When New York regulators set out to remake rates for distributed energy resources as part of the Reforming the Energy Vision proceeding, one of their guiding principles was to provide “clarity and simplicity to ensure customers and developers can use and respond to the methodology.”
For the average person reading through the proposal for the Phase 1 rate filed in October, it would seem as though the Department of Public Service (DPS) staff failed on that point. But many stakeholders who have been deep in the weeds on this process for the past year say the tariff proposal is far less complex than it was even a few weeks ago.
In the plan's current iteration, retail-rate net energy metering for new residential and small commercial projects will remain in place through 2020, and existing solar projects should receive the full net metering credit for 20 years from the date of installation.
The new rate affects community-scale and C&I projects and will go into effect in January, after the proposal is tweaked and finalized. Community solar projects make up the bulk of New York’s unwieldy interconnection queues and will be the most heavily impacted.
Although the rate isn’t simple, the solar industry is largely supportive, even if it presents challenges in the near term, especially for community solar projects involving low-income residents.
“We’re not improving on the economics,” Melissa Kemp, policy co-chair of the New York Solar Energy Industries Association, said of how the new rate would affect most community solar projects. “At best, we’re holding pace in most utility territories.”
The devil is in the details
Since the interconnection queue is such a mess, projects are moving along slowly anyway, and will likely continue to do so through at least the first quarter of 2017. That means that for the first half of next year, most projects will essentially be getting the current net metering rate, even if it’s calculated differently.
Current projects that will not come into service until January can be compensated under the current net metering policy if they pay 25 percent of the interconnection costs or execute an interconnection contract within 90 days of the Phase 1 order being issued.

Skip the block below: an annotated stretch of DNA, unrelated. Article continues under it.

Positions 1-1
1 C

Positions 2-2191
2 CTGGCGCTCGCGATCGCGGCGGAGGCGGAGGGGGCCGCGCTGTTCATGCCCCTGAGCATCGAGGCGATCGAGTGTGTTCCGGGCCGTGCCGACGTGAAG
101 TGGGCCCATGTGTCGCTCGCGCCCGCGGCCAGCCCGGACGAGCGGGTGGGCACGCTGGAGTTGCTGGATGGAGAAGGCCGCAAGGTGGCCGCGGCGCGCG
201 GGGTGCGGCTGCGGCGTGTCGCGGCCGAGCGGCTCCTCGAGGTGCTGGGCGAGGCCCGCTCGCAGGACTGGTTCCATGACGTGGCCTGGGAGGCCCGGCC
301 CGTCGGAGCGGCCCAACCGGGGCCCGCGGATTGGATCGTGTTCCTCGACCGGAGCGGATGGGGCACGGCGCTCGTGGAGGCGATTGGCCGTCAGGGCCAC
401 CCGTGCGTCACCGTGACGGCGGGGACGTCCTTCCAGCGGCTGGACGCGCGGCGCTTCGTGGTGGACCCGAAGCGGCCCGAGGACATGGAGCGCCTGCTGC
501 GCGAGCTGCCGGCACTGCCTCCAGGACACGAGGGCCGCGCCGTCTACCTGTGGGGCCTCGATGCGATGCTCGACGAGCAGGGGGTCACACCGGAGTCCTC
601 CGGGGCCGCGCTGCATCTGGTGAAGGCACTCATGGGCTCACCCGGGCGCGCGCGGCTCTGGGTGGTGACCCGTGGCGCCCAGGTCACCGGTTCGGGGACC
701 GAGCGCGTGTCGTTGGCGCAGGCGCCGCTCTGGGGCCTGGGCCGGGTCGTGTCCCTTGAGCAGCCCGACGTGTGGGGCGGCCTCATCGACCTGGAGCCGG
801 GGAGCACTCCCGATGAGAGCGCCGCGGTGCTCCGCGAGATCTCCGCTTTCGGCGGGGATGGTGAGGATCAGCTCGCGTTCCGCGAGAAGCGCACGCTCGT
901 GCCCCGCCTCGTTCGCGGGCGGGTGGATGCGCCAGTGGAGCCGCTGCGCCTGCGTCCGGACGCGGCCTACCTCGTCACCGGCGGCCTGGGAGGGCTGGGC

In the territory of utility Central Hudson, which has one of the largest interconnection queues, the average cost of a 2-megawatt community solar project is about $1.2 million, but the range is significant, from just over $50,000 to nearly $4 million.
While some of the most expensive projects may not ever get built, a 25 percent payment is not insignificant, amounting to figures that could easily fall into the range of hundreds of thousands of dollars. Only a small number of developers may be willing and able to make a deposit at the time the Phase 1 interim rate goes into effect.
A complicated way to get to NEM
There is another way community projects could qualify for net metering rates, even though it will be calculated differently. One key element of the interim rate is a market transition credit (MTC).
For this Phase 1 interim tariff, regulators determined that a reasonable upper bound for possible net revenue impact is 2 percent of a utility's incremental net annual revenue. The different tranches are intended to be a step-down from net metering while protecting the impact to a utility’s bottom line.
The MTC is expected to make the estimated compensation for a project equal to the existing net metering in the first tranche, 10 percent less than net metering in the second tranche, and 20 percent less in the third tranche.
A step-down sounds simple enough, but stakeholders are still digging into how the MTC was designed and how the staff even arrived at 2 percent as the acceptable number for net revenue impact.
In addition to the 2 percent figure, solar stakeholders are also digging into rationale behind the staff assumption of 80 percent residential, 20 percent commercial for community solar projects that is being used to calculate the MTC. That assumption was then used to calculate the tranche sizes.
It’s a reasonable assumption, using the median point between the minimum and maximum values allowed for commercial participation in community solar projects. Even so, “We’ll have to take a look at this and see how it’s reflected in the models,” said Sean Garren, regional manager for the Northeast at Vote Solar.
Even though the solar industry and utilities will be opening spreadsheets and running calculations, everyone agrees it’s something they can adapt to. “This is a workable solution that will lead to pretty substantial solar growth in the state,” said Garren.